I have written these articles from the four corners of the globe. No, it isn’t some part of a grand scheme to become a roving reporter, writing from third-world countries, jungles or even a small villa somewhere off the beaten path. Truth be told, I had to write my article from these places because I was too lazy to write it before I left. I have delayed telling you this, but one of my weaknesses is procrastination. It’s ironic.

Today is one of these days, and I am writing from the shores of the Sea of Galilee. Actually, it’s not a sea but a lake. Traveling here and finding that out is sort of like driving two days to Disney World only to discover parking-lot amusement rides. It’s ironic.

I guess if we called it the Lake of Galilee, we would have a harder time believing Jesus could have performed miracles there. Which is harder to stop: a storm on a lake or on a sea? I’ll let you answer this one.

This is not my first visit to the Holy Land, and I hope it will not be my last. In fact, I wish every one of you could come and experience the land that nurtured our Savior. Going to Israel is like going to the ophthalmologist. As you sit there, the doctor starts flipping through a set of lenses, asking you which is clearer until you see perfectly. In this case, though, the lenses have names like Jordan, Bethlehem and Jericho.

As I listen to our guide describe in detail these places I have only read about, my understanding of the Scriptures become clearer, and I am even more in awe about how our faith came to be. But along this journey, I find some humor, too. First, our hotel had an antique sign posted: “Ironing Room.” I told my son it was probably here during Jesus’ time. I’m pretty sure he rolled his eyes when I said, “It’s ironic.”

But I was blessed by hearing my son teach the Beatitudes on the Mount of Beatitudes. It was a deep spiritual moment: The child who gave his mother and me the biggest challenges growing up is now speaking into the hearts of those around him. Even our Jewish guide was moved by his message.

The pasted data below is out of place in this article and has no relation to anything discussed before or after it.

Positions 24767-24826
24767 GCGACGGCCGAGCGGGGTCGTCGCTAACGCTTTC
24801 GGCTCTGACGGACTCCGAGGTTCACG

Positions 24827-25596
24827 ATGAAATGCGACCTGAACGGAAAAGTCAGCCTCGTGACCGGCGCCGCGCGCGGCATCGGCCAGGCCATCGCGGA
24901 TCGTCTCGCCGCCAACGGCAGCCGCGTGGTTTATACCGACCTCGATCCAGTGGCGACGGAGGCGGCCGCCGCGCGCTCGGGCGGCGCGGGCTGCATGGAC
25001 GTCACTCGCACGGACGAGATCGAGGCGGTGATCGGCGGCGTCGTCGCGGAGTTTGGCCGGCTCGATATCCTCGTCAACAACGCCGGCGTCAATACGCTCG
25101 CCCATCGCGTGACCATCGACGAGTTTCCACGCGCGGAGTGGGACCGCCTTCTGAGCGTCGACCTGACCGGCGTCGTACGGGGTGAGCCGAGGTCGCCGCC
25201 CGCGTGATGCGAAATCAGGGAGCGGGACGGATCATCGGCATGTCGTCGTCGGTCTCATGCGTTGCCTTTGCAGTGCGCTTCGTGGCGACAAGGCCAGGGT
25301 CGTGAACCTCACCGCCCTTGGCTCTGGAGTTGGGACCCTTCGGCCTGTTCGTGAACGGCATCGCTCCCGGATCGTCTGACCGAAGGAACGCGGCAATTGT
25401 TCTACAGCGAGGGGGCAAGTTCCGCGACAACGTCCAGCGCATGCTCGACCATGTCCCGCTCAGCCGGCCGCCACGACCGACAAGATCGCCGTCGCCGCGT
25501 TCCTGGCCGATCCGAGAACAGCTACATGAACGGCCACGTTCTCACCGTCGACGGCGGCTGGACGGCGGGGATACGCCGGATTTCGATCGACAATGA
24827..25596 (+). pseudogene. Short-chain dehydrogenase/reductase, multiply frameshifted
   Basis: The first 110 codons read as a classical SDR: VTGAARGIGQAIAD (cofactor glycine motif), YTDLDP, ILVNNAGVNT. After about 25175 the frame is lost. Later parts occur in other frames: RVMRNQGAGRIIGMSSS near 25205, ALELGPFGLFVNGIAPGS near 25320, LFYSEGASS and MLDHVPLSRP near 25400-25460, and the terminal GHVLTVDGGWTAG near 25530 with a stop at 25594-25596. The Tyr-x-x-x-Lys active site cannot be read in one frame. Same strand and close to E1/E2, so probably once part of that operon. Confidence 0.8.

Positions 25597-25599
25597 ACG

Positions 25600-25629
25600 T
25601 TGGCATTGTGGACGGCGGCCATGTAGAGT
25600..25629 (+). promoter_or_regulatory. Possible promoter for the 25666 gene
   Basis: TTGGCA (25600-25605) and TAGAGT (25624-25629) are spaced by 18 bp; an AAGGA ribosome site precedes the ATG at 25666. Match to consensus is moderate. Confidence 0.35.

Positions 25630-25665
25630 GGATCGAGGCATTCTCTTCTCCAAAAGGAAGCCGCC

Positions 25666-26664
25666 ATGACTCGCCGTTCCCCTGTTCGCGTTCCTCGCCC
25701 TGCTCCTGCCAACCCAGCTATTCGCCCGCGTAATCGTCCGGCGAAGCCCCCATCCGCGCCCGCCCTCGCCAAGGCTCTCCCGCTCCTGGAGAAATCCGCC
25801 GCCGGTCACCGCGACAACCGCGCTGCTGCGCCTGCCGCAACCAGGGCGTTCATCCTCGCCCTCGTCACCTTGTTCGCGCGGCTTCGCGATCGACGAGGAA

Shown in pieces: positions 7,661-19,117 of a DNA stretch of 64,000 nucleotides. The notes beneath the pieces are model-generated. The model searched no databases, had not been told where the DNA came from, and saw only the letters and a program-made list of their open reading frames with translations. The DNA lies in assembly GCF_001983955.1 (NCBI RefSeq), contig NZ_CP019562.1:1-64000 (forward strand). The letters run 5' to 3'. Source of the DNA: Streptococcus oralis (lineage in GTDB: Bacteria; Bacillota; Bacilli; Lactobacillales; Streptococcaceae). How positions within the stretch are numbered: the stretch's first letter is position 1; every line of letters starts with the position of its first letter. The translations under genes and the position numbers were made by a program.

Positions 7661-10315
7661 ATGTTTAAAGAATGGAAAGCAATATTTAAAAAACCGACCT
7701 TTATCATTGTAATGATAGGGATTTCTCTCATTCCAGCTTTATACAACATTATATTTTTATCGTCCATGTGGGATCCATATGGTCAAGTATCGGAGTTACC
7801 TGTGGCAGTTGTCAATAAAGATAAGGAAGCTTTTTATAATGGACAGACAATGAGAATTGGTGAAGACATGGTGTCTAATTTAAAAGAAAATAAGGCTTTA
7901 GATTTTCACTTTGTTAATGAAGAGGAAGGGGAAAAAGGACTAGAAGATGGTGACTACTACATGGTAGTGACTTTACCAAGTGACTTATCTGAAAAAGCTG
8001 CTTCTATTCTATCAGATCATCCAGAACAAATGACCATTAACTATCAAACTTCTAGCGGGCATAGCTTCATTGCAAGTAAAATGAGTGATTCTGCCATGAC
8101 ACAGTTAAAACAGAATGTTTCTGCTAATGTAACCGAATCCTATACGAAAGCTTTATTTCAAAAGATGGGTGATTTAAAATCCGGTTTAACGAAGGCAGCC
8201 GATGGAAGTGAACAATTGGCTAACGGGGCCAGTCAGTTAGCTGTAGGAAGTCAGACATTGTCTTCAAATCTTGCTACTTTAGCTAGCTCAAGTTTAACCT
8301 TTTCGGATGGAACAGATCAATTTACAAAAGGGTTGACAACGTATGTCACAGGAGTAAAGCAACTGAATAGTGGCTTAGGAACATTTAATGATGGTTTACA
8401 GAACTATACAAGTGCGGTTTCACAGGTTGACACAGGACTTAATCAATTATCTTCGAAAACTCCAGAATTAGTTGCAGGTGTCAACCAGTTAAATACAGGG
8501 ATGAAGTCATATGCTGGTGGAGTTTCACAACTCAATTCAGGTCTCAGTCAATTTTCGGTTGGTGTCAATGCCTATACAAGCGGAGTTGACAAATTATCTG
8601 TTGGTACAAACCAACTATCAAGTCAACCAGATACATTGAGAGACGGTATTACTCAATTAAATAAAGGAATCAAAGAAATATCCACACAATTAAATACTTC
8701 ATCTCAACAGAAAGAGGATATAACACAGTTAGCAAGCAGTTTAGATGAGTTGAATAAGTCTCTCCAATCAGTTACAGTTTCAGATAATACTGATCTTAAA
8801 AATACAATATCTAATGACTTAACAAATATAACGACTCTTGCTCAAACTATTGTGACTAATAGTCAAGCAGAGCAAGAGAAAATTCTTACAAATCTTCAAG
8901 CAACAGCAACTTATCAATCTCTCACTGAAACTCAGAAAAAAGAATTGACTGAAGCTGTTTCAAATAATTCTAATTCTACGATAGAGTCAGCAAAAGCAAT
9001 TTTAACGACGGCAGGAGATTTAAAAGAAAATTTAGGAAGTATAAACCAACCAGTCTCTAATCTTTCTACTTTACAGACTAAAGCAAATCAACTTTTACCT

As you walk up to the chapel on the Mount of Beatitudes, you see each beatitude beautifully displayed along the path for you to reflect on Jesus’ words. Off to the side of the main path, we saw a little trail next to a beautiful fountain.

A plaque on the fountain was inscribed with John 7:37, which reads, “Let anyone who is thirsty come to me and drink.” But right beside the fountain was a big red sign with bold letters that said, “Do not drink the water.” If you are thirsty, you had better go somewhere else. It’s ironic.

Israel has lots of little ironies like this. But the one that stuck out most was when we went to the Jordan River and saw the place where John the Baptist baptized Jesus. It’s a small stream that also defines the border between Jordan and Israel.

Overlooking this holy site are Israeli soldiers with automatic rifles and grenade launchers attached to their barrels. And just a few feet away, on the other side of the stream, are the Jordanian guards with their rifles.

One could easily be arrested for trespassing if they ventured more than halfway across from either side of this small body of water. Here, in the place where the Prince of Peace was born, educated, unfairly tried, crucified, buried and resurrected, we find a marked lack of peace. It’s ironic.

Israel is also a place where we see a great contrast between the Jesus of the New Testament and the commercialized Jesus. People here have had no trouble turning Him into a Middle-Eastern Mickey Mouse, with His image plastered on everything from T-shirts and shopping bags to shot glasses and keychains. Vendors chase you down at every turn, trying to sell you a cross or a bottle of holy water. It’s ironic.

But then I remember that Israel isn’t so much different than our country. We have also commercialized Christmas, Easter and just about anything else that has to do with Him. But for those who will truly seek to find the real Jesus, He will show you His ways.

The simple life Jesus modeled and called us to live out was to love God and love one another, take care of the widows and orphans and put Him first in everything we do. Somehow, we’ve made it much more complicated. I don’t know what else to say except—it’s ironic.